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Air Lease IPO Raises $802.5M

Air Lease Corp., an aircraft leasing company backed by Leonard Green & Partners, Ares Management and Wilbur Ross’s WL Ross & Co., raised $802.5 million in its initial public offering Monday, Reuters reported. The company sold 30.3 million shares, for $26.50 each, which was more than expected. Air Lease had planned to sell 25 million shares for $25 to $28 each, Reuters wrote. The company is based in Los Angeles, and will use the proceeds to complete roughly $6.8 billion in aircraft purchases.

(Reuters) – Air Lease Corp, an aircraft leasing company founded by the industry’s unofficial godfather, Steven Udvar-Hazy, raised $802.5 million in its initial public offering on Monday.

The company sold 30.3 million shares, more than expected. It sold the shares for $26.50 each, the midpoint of the proposed range, an underwriter said. Air Lease had planned to sell 25 million shares for $25 to $28 each.

Backed by Leonard Green & Partners, Ares Management and Wilbur Ross’s WL Ross & Co, the Los Angeles-based Air Lease has a fleet of 46 aircraft. It plans to use the proceeds to complete about $6.8 billion in aircraft purchases.

Hazy made his name — and a fortune — after co-founding in 1973 International Lease Finance Corp, an aircraft leasing company he built up to be the world’s largest. He sold it to the American International Group Inc (AIG.N) in 1990.

Together with General Electric’s (GE.N) Commercial Aviation Services, ILFC has long dominated the plane leasing space, leaving just over half of the market to the remaining, smaller players.

AIG’s blue-chip credit rating had long helped ILFC get cheap capital to buy planes, but during the financial crisis AIG’s troubled finances locked ILFC out of the debt market, taking away its ability to borrow money for plane acquisitions.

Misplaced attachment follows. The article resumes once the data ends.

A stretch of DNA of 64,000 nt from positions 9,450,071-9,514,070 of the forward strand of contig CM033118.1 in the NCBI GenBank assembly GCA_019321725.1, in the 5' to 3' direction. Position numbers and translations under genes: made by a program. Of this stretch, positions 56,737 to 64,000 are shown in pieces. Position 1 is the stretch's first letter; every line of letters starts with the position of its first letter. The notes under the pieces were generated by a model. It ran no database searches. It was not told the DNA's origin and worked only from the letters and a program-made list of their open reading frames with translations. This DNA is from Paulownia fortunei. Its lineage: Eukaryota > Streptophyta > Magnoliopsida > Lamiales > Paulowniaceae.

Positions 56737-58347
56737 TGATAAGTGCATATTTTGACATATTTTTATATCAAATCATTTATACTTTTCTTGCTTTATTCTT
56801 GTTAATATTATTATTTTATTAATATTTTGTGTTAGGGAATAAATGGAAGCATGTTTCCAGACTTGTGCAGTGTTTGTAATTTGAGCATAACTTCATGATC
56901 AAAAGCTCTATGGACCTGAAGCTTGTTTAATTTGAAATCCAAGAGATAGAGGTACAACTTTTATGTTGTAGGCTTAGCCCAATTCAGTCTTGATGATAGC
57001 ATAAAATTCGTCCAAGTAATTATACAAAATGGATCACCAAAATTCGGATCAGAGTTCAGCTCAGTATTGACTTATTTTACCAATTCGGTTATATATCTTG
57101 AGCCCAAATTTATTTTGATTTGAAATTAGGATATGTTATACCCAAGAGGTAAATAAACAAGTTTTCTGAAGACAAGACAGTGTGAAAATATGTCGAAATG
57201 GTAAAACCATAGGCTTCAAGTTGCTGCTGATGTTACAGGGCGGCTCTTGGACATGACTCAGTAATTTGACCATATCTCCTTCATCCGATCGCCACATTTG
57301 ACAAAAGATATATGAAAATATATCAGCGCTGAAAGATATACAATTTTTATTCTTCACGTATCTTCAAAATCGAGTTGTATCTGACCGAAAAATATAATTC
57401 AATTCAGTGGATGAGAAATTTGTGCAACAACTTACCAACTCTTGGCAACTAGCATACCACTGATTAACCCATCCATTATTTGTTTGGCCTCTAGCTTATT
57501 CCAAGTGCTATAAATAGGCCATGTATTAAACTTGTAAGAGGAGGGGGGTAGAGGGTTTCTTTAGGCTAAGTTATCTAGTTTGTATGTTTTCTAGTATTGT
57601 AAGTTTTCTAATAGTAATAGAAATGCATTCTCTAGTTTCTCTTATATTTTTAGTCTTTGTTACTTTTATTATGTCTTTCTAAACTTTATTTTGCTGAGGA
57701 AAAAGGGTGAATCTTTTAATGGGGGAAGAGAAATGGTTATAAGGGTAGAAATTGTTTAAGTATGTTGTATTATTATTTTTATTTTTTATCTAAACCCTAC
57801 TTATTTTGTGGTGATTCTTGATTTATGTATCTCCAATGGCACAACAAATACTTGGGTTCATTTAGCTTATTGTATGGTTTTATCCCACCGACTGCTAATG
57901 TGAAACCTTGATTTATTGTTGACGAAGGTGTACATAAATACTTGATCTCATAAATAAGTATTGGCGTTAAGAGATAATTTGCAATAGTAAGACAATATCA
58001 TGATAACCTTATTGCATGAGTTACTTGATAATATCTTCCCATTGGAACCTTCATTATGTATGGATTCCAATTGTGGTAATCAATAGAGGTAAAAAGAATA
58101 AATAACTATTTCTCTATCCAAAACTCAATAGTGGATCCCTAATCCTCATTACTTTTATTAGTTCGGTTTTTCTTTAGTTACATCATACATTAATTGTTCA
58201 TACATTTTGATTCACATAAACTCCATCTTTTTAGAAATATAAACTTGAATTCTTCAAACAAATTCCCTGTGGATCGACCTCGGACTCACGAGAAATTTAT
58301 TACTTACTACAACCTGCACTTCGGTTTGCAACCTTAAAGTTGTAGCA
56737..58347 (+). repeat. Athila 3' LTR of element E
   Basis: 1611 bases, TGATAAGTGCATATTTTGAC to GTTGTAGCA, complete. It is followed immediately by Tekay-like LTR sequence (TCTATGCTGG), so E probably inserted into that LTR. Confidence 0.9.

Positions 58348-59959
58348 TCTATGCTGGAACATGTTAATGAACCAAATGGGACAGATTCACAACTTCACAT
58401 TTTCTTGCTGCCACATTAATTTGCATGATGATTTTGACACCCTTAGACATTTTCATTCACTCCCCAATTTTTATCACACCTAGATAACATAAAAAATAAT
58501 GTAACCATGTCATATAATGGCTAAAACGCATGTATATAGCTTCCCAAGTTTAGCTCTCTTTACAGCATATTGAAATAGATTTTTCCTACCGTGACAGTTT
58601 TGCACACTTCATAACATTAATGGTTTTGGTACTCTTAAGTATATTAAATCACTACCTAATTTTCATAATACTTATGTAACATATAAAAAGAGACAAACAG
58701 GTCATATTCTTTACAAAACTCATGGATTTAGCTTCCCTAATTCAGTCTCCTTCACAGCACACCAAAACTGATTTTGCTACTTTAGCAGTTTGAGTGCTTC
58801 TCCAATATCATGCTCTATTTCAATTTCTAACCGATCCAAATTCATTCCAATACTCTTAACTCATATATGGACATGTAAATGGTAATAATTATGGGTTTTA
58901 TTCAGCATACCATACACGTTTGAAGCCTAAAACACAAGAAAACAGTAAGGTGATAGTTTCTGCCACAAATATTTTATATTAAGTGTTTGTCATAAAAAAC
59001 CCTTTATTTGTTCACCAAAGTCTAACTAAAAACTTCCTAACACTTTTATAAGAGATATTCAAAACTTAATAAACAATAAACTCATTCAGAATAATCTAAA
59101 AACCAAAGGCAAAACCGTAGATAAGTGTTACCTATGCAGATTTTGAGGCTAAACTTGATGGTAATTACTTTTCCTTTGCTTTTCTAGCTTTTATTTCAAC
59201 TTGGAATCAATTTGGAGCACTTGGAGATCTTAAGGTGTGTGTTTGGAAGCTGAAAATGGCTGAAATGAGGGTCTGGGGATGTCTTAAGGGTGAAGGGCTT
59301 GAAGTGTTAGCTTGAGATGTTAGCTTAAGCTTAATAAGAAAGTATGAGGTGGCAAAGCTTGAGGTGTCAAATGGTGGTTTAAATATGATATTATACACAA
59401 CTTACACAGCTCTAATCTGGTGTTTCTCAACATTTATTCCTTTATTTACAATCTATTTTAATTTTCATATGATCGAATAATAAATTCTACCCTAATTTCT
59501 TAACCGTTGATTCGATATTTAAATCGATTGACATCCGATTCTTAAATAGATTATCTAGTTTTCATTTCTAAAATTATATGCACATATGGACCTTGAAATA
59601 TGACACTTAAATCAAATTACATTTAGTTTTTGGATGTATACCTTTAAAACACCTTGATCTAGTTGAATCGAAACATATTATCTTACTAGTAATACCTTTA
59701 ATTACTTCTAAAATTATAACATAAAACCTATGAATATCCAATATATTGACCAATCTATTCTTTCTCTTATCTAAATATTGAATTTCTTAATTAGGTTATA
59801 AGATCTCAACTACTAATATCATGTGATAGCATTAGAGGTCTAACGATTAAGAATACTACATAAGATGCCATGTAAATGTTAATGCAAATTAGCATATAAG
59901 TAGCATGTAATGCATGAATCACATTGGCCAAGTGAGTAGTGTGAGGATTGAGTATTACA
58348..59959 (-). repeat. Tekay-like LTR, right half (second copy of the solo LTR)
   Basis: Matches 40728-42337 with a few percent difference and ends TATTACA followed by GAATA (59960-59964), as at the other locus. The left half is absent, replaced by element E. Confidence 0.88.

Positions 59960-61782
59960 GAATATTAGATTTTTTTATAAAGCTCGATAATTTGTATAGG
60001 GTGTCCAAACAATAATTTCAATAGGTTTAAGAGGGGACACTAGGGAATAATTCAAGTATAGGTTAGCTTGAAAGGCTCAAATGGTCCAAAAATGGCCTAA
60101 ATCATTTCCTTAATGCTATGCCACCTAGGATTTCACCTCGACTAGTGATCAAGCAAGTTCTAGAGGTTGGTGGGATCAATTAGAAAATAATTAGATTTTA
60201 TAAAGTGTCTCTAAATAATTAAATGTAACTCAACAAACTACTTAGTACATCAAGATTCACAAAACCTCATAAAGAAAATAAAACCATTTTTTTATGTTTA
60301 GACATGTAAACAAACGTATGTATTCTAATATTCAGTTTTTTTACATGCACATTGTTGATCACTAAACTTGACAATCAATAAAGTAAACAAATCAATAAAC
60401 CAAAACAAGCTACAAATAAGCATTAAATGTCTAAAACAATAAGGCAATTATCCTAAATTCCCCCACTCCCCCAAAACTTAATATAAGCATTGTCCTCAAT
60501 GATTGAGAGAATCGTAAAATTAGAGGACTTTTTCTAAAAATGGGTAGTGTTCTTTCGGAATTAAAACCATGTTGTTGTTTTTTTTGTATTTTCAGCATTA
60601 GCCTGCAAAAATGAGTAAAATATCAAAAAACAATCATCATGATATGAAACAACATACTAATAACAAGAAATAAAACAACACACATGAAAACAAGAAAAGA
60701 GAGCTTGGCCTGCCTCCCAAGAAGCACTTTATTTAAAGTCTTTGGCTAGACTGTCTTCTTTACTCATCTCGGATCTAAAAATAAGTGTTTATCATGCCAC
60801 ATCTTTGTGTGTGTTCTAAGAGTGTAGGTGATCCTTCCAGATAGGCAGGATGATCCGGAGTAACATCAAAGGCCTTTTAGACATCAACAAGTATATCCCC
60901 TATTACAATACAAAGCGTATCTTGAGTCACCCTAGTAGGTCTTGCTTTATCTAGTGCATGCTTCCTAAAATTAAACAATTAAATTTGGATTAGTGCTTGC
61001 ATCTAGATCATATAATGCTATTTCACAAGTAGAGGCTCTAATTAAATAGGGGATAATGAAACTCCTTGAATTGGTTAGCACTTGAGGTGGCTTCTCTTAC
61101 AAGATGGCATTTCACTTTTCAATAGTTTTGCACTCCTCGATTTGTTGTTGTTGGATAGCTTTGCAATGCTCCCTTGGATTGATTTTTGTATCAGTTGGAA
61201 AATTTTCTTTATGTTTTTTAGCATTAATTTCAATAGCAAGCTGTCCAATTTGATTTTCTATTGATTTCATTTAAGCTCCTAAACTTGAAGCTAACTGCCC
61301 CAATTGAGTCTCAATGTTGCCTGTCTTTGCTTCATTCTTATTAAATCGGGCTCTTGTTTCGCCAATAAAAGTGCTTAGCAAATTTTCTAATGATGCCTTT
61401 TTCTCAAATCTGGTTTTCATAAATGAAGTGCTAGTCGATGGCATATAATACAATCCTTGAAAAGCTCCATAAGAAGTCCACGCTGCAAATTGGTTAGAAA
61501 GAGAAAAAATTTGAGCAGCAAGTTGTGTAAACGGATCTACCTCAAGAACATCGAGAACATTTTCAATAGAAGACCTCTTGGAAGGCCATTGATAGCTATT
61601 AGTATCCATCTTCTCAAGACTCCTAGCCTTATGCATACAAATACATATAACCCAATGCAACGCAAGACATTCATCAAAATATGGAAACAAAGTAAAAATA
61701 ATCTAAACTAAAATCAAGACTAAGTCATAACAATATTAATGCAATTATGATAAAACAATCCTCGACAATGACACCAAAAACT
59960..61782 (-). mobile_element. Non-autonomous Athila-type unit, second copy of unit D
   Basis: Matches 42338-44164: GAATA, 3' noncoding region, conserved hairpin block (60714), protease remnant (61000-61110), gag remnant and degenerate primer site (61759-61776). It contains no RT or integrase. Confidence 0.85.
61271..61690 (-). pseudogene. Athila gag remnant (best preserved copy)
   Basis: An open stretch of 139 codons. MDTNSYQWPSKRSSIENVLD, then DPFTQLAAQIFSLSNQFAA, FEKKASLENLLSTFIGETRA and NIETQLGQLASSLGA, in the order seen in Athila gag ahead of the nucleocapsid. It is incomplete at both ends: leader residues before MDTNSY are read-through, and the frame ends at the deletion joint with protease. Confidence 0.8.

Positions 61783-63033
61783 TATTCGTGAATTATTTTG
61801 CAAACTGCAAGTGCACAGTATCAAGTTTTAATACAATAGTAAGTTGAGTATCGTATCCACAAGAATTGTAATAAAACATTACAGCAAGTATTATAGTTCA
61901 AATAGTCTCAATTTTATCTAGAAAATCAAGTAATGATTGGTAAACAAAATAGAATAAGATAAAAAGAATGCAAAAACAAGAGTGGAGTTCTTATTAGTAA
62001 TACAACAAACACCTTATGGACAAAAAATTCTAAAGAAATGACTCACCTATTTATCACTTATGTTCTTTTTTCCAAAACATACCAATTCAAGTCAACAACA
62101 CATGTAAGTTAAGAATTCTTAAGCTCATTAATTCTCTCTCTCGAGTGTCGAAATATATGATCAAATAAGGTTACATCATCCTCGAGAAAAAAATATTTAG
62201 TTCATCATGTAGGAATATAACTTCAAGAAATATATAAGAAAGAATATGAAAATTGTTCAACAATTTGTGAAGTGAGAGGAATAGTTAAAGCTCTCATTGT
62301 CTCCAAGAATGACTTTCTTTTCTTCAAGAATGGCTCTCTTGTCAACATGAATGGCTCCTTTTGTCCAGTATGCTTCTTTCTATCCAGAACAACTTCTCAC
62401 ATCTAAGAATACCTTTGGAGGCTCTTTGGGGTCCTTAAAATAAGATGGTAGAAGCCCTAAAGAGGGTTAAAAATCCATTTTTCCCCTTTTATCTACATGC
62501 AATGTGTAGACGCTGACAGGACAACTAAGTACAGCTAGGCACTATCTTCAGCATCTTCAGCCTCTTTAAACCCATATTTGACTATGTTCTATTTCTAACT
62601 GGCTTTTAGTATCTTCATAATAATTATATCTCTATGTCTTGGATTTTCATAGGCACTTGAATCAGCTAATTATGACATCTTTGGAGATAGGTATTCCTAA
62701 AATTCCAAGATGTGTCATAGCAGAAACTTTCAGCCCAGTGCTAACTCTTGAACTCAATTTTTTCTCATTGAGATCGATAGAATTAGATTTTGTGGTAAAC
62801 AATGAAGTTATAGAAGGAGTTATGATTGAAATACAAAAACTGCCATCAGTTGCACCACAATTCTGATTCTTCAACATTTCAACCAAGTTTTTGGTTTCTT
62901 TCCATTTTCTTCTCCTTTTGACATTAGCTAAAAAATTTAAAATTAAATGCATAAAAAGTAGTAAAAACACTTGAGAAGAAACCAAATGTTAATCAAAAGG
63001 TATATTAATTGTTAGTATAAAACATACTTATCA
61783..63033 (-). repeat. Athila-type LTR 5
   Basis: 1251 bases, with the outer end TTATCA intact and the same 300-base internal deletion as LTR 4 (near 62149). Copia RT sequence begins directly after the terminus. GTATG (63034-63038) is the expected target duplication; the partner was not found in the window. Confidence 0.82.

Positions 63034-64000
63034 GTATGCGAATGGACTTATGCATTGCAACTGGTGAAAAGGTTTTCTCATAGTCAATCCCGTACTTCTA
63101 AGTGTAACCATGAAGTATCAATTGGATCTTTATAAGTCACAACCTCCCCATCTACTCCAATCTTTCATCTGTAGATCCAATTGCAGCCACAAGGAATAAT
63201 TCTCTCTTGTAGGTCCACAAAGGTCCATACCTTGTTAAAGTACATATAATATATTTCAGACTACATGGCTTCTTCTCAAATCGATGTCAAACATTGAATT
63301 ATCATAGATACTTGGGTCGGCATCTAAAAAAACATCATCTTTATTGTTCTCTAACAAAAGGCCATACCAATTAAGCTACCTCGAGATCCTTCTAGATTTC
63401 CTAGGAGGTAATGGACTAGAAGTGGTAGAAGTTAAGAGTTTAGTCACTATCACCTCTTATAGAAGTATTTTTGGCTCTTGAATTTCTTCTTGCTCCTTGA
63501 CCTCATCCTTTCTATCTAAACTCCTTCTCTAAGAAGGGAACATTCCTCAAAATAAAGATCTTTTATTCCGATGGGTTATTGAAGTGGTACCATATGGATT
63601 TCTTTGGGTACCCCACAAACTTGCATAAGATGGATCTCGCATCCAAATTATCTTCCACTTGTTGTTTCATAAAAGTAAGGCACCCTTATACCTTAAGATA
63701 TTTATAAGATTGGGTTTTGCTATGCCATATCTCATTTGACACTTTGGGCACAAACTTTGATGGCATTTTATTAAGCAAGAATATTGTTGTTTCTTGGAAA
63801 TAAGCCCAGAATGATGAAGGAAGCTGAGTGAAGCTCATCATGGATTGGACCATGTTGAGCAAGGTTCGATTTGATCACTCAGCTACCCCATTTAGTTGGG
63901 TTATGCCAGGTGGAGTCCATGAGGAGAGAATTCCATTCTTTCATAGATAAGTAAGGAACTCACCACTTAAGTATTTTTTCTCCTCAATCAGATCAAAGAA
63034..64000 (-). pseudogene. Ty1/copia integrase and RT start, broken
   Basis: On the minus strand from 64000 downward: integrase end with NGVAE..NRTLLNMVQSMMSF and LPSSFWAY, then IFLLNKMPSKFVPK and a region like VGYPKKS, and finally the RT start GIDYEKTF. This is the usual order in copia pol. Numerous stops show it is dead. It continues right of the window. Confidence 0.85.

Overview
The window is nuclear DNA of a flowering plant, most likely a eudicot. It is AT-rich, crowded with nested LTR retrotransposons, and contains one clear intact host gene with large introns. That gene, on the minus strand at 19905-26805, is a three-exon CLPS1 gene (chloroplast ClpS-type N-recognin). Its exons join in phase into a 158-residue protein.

Amid debates over the lessor’s finances and after an unsuccessful bid to buy ILFC back, Hazy left the company in February 2010 to start Air Lease, and took members of top management with him.

AIG has repeatedly signaled it may sell ILFC, but nobody so far has offered to pay what the insurer thinks its aircraft leasing arm is worth.

Once publicly traded, Air Lease will be ILFC’s closest publicly traded rival — complete with Hazy and his clout — and could help value AIG’s lessor. [ID:N15274621]

INDUSTRY SHIFT

Aircraft leasing — together with the broader airline industry and the global economy it is closely tied to — was hurt by the financial crisis, but has recovered, benefiting from growing air travel globally and the willingness of banks to lend money once again.

Since the crisis, however, the industry has seen a shift from behemoth companies with deep-pocketed parents such as ILFC and General Electric Co’s (GE.N), Gecas, toward smaller, more flexible lessors with the newer aircraft coveted by airlines as they seek fuel efficiency.

Air Lease aims to be such a company, but it also comes at a generous premium to peers AerCap Holdings NV (AER.N), Aircastle Ltd (AYR.N) and Fly Leasing Ltd (FLY.N) — at roughly 80 percent, or 1.5 times book value, according to IFR, a Thomson Reuters service.

The company has some 160 aircraft on order from Boeing Co (BA.N) and EADS (EAD.PA) unit Airbus, 10 of which are used.

Hazy and his team have invested millions in Air Lease and he will retain a 5 percent stake after the IPO.

Leonard Green’s fund and Ares Management are expected to keep stakes of almost 8 percent each, 7 percent will stay with the Commonwealth Bank of Australia and Wilbur Ross is expected to have almost 5 percent after the offering.

Hazy is widely credited with founding the entire aircraft leasing industry and, during his tenure at ILFC, being able to effectively tell Boeing and Airbus what planes to build. He is so deeply embedded in the industry, he once took his wife on a date to the airport and now has a Smithsonian air and space museum in Virginia named after him.

Air Lease shares are expected to begin trading on the New York Stock Exchange on Tuesday under the symbol “AL” (AL.N) JPMorgan and Credit Suisse led underwriters on the IPO. (Reporting by Alina Selyukh; editing by Andre Grenon, Gary Hill)